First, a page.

COVID-19 has led to a wave of anti-Asian hate and bias incidents as many of us are undoubtedly aware, and the Pacific Northwest is by no means immune to this trend. Yet, at the same time we have seen systems that are supposed to serve and protect us fail to do so and leave our communities still frustratedly wondering – what must we do to ensure the safety of Asian Americans, especially our elders?
On May 14, Gordon Shoji (father to Noriko and Joseph’s mother’s cousin) faced a brutal assault at the hands of Effendi Dean, one of two guests of a tenant, Maureen Karr, who resides in the unit in the building Gordon helps manage. Dean barged into Gordon’s apartment wearing a motorcycle helmet and padding, and used the helmet to viciously headbutt Gordon, knocking him to the ground, and he struck him again as he tried to stand up. He then kicked Gordon while he was on the ground, and yelled, “Can’t you see enough out of your tight eyes?” This all resulted in a laceration to Gordon’s head and a cracked rib among other injuries. Dean’s girlfriend, Janye Hobbs, the other guest of Maureen Karr, told the police that Gordon had assaulted Dean and that he supposedly had two broken legs and a shoulder injury, and instead of looking at the obvious facts of the case, the police decided to take a 78-year-old man’s cane as ‘evidence’ until the obvious truth came out.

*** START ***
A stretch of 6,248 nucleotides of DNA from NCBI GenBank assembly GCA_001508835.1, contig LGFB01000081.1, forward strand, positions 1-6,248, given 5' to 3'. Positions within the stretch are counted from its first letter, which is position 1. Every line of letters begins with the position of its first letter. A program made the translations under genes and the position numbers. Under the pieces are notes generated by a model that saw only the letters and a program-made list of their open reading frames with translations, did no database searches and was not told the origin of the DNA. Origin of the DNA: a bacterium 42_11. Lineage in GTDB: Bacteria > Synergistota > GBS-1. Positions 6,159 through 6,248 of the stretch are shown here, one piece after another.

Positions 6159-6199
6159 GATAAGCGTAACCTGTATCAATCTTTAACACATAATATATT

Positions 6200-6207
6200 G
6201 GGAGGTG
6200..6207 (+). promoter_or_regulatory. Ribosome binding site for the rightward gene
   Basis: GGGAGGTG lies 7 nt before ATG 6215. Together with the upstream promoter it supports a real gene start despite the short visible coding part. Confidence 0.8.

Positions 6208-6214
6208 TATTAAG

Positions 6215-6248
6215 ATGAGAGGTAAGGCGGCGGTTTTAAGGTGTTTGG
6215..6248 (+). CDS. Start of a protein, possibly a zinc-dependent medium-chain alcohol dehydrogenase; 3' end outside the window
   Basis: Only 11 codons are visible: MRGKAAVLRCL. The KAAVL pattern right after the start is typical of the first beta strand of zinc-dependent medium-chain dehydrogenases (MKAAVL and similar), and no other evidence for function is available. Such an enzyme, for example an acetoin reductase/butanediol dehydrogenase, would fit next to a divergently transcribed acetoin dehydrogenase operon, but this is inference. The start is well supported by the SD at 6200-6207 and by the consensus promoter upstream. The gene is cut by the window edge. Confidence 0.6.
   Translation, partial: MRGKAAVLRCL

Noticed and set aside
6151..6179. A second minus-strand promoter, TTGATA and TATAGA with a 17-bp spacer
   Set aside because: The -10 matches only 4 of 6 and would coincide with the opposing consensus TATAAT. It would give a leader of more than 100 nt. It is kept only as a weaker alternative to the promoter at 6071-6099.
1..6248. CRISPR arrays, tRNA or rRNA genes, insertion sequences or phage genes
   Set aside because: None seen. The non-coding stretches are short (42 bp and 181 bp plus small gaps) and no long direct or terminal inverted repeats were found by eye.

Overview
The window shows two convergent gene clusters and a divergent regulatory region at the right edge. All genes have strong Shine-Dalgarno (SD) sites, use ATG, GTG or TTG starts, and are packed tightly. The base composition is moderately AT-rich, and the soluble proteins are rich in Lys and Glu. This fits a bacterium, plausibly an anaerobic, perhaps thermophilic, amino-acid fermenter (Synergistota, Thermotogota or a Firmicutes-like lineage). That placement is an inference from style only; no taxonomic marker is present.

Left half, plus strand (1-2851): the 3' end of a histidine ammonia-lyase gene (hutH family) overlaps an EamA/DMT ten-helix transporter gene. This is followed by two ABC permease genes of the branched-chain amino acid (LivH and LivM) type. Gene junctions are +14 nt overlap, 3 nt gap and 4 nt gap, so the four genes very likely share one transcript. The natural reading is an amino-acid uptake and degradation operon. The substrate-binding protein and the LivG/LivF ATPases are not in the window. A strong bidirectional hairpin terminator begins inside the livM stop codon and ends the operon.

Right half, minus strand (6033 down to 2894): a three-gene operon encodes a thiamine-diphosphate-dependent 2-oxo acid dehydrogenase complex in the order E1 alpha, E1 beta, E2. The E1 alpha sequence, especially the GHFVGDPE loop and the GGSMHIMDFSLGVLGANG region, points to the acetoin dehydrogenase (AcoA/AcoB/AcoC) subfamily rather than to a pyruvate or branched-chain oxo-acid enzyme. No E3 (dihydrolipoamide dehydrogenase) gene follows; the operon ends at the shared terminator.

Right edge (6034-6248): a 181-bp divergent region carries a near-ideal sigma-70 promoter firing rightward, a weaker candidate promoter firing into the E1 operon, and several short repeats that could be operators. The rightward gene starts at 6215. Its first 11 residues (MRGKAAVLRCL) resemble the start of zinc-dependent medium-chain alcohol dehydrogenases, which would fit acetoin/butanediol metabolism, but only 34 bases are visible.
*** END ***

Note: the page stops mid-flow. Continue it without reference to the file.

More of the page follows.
For some time leading up to this, Gordon had tried to show kindness to Maureen, forgiving unpaid rent and declining to press charges against her for a previous incident, hoping that she had learned her lesson. He didn’t want to evict and press charges against a long-time tenant who was a struggling mother, but she decided to take advantage of this generosity. Gordon realized Karr was allowing Dean on the premises, where he and his friends were firing automatic weapons on the rooftop, and asked Dean to leave. But Dean refused and started issuing threats, including an intimidating note left on Gordon’s door, eventually culminating in this brutal assault.